Zgubiony–znaleziony czyli o „Polskim tryptyku wojennym” Henryka Gotliba i jego zmiennych losach
Słowa kluczoweHenryk Gotlib, Polish War Triptych, Warszawa, wrzesień 1939, Powrót Mickiewicza do Krakowa, Stabat Mater, Polish art in exile.
LOST—FOUND: ON THE VICISSITUDES OF HENRYK GOTLIB’S POLISH WAR TRIPTYCH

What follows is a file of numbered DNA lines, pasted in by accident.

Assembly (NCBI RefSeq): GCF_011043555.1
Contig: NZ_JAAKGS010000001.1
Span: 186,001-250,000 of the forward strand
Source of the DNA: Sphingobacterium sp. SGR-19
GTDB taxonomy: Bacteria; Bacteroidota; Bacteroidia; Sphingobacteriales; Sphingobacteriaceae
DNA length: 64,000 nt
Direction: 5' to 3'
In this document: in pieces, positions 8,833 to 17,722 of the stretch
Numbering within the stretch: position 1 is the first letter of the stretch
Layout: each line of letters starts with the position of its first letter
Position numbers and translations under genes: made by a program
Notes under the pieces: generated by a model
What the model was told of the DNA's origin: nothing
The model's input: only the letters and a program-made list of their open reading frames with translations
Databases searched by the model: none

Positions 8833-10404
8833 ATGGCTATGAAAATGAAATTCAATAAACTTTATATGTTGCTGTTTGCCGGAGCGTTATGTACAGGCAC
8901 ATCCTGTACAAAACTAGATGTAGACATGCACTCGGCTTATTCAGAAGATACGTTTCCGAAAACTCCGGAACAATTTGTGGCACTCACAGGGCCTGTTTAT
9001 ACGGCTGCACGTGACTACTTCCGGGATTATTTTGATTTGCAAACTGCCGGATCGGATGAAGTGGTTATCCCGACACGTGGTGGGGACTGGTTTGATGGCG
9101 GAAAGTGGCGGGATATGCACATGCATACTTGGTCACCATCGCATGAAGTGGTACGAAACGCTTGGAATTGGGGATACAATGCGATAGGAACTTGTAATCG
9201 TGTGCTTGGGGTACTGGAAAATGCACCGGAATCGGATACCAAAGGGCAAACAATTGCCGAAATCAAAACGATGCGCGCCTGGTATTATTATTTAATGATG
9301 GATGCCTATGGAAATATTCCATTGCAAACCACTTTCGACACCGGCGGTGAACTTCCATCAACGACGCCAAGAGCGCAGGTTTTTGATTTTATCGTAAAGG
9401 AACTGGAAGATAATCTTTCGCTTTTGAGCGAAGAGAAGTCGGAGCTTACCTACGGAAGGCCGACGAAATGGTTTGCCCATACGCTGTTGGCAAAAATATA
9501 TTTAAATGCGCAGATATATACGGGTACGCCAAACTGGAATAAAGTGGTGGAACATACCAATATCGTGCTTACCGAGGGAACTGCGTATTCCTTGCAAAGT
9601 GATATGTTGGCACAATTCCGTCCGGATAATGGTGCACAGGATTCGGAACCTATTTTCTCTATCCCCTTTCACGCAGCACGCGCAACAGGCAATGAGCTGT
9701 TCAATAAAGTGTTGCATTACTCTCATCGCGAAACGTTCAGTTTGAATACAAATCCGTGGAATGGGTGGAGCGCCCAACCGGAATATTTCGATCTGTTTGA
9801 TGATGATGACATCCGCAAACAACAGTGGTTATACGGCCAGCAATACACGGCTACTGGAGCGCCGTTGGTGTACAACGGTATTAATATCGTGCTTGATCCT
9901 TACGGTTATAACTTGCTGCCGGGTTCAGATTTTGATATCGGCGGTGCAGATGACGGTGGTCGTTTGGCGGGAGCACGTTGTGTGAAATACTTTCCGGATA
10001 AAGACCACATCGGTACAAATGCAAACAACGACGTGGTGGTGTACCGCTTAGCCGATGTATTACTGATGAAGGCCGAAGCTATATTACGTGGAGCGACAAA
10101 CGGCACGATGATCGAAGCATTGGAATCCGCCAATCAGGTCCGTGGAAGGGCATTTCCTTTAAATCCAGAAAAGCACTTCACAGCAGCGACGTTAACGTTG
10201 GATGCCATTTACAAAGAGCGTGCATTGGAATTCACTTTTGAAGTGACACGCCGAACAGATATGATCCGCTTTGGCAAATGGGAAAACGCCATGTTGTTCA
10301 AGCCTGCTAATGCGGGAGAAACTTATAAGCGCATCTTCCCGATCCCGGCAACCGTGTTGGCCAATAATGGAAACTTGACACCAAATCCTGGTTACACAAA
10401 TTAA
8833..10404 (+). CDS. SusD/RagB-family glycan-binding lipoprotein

The article discusses the interesting and complicated history of the Polish War Triptych, that is the three monumental paintings (Warszawa, wrzesień 1939; Powrót Mickiewicza do Krakowa and Stabat Mater) created by Henryk Gotlib during the Second World War in London. The works were transferred to Poland in 1948 in order to celebrate the establishment of the Polish United Workers’ Party, however, for political reasons they were considered lost. The paintings were rediscovered and first exhibited in Poland only in 1966, two months before Gotlib’s death. The paintings are exceptional not only because they offer a unique perspective on the subject but also because they include portraits of the most eminent Polish immigrants in London, e.g. of Marek Żuławski and Feliks Topolski.
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